Dead Don't Die c

Make no mistake: The Dead Don’t Die is a minimalist zombie movie for the Jim Jarmusch fans who’ve ever wondered what a Jim Jarmusch zombie movie might look like. As a horror movie, it lacks the gore and over-wrought despair necessary to satisfy the Walking Dead crowd; as a comedy, it’s far too dry for fans of Zombieland and Shaun of the Dead. Much like its gruesome antagonists, the indie writer-director’s low-key film seems content to shamble along.

That’s not to say it is without charm, though. Jarmusch has explicitly drawn inspiration from George Romero’s iconic The Night of the Living Dead and added his own spin to it. The movie takes place in the small town of Centerville (“A Real Nice Place”, pop. 738) on the day that “polar fracking” knocks the planet of its axis. The wildlife begins to act strange, the sun is setting on time, and phones, radios, and TVs aren’t working properly. The dead start rising from their graves and eating people, and things get weird.

Police chief Cliff Robertson (Bill Murray) and officers Ronnie Peterson (Adam Driver) and Mindy Morrison (Chloë Sevigny) try to navigate the goings on while dealing with the local populace of requisite oddballs, notably one-man Greek chorus Hermit Bob (Tom Waits), geeky gas-station owner Bobby Wiggins (Caleb Landry Jones), racist farmer Frank Miller (Steve Buscemi), hardware purveyor Hank Thompson (Danny Glover), a trio of hipster out-of-towners (Selena Gomez, Austin Butler, and Luka Sabbat), motel owner Danny (Larry Fessenden), and an eccentric sword-wielding Scottish mortician Zelda Winston (Tilda Swinton, in the role she was born to play). Carol Kane, Iggy Pop, Rosie Perez, RZA, and Sara Driver make cameo appearances.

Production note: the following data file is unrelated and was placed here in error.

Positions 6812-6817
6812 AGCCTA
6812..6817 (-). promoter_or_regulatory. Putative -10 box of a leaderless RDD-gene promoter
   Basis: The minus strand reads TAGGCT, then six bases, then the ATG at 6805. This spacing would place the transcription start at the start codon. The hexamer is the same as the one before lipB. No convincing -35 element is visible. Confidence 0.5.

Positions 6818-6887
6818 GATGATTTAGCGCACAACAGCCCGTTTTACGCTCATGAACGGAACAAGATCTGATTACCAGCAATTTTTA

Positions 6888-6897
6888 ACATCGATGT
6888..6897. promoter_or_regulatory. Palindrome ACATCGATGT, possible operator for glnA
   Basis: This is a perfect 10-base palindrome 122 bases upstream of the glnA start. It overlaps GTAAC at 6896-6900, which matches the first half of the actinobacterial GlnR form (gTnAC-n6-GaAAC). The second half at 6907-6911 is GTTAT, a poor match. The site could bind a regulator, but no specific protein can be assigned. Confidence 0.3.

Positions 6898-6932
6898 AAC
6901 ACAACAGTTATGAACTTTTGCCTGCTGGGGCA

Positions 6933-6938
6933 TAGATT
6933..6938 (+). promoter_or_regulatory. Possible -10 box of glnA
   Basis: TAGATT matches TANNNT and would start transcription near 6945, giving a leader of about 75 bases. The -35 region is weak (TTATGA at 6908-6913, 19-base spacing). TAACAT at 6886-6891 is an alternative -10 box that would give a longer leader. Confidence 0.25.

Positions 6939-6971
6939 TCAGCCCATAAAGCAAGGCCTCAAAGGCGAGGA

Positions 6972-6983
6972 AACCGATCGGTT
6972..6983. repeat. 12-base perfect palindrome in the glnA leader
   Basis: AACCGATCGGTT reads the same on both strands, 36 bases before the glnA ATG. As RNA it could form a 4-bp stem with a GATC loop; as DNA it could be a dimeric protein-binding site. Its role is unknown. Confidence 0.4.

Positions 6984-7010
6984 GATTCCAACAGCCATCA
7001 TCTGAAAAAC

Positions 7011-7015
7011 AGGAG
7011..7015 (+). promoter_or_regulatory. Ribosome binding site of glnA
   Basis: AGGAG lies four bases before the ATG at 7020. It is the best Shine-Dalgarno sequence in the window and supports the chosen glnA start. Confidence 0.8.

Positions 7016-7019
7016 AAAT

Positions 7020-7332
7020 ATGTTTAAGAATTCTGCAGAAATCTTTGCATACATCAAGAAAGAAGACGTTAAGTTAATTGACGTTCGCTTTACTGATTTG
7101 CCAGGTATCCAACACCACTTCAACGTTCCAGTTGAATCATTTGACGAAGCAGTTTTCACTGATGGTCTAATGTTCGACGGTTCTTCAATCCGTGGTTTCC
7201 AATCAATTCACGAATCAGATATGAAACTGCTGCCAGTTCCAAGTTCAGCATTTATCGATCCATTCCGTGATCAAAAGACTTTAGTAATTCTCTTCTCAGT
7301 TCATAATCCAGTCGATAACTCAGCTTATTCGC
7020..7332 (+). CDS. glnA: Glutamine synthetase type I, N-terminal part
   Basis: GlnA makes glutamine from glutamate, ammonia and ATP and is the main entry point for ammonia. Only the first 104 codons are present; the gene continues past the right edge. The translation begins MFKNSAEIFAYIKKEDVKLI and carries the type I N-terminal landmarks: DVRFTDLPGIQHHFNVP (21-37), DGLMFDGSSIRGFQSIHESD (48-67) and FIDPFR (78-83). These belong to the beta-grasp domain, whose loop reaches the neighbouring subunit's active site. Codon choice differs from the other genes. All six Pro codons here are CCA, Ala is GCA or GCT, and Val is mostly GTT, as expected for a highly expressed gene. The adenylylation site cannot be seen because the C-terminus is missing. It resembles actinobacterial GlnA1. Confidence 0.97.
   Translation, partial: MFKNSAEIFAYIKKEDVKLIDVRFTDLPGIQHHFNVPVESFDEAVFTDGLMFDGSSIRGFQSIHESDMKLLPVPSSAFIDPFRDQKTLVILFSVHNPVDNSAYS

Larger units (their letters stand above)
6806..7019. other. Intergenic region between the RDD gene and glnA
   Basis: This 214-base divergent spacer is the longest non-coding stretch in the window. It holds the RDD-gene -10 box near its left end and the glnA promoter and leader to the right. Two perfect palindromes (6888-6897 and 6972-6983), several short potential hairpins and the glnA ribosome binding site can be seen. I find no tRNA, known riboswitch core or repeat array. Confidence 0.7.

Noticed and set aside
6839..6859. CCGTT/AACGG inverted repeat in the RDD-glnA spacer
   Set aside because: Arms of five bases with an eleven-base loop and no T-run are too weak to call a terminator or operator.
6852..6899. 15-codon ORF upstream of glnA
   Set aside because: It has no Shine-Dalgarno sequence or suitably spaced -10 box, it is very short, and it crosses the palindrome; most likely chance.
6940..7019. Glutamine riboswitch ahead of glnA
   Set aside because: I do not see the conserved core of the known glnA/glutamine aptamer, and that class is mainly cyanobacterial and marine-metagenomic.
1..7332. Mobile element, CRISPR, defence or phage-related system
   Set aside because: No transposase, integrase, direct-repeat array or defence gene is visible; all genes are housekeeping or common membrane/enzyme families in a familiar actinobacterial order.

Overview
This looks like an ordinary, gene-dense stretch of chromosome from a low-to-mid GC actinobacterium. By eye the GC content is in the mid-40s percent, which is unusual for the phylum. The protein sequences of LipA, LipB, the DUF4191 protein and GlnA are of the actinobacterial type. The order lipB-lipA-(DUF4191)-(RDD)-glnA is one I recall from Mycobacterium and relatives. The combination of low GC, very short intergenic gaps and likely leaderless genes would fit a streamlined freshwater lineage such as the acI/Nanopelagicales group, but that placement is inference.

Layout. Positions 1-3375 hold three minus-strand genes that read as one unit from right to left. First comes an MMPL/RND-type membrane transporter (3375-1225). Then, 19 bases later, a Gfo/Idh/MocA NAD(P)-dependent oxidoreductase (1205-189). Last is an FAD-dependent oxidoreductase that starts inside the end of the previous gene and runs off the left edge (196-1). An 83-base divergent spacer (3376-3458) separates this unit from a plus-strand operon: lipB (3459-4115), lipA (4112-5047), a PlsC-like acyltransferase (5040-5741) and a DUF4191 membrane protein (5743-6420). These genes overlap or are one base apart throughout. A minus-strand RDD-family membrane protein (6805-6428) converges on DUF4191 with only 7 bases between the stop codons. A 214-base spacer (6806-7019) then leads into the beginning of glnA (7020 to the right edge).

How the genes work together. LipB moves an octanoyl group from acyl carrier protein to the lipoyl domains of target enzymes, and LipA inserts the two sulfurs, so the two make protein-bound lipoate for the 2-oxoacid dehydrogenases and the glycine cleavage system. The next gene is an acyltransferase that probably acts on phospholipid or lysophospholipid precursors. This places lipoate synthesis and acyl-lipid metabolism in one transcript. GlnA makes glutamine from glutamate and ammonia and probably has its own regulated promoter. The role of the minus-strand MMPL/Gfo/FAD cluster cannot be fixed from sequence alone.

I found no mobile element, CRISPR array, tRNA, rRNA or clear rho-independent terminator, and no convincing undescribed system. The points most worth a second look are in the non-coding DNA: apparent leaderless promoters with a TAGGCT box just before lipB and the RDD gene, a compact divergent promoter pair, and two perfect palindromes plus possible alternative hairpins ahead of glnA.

Like Romero’s classic, the Dead Don’t Die is a satire at its core, though it’s a bit late with its warnings about damaging the environment, and a bit unsubtle in its condemnation of consumerism. (Zombies obsessed with their cellphones — we get it.)

The plot has a laid-back, slacker vibe to it that will be refreshing for some, infuriating to most. Jarmusch is in no hurry to get to the spectacle (there isn’t any) or anywhere else for that matter. It’s an intriguing slow-burn carried by Murray at his droll best alongside an earnest Driver, whose soft-spoken character is literally aware of the fact that he’s in a zombie movie and is genuinely nonplussed about it. (The line “This is definitely going to end badly” has never had such a blasé delivery.)

Still, for all its unevenness, or perhaps because of it, there’s a weird balance to the insider comedy and downer drama. There’s a mellow dignity to it, as it takes a blunt, somber, sobering view of the looming apocalypse rather than checking off genre tropes every five minutes.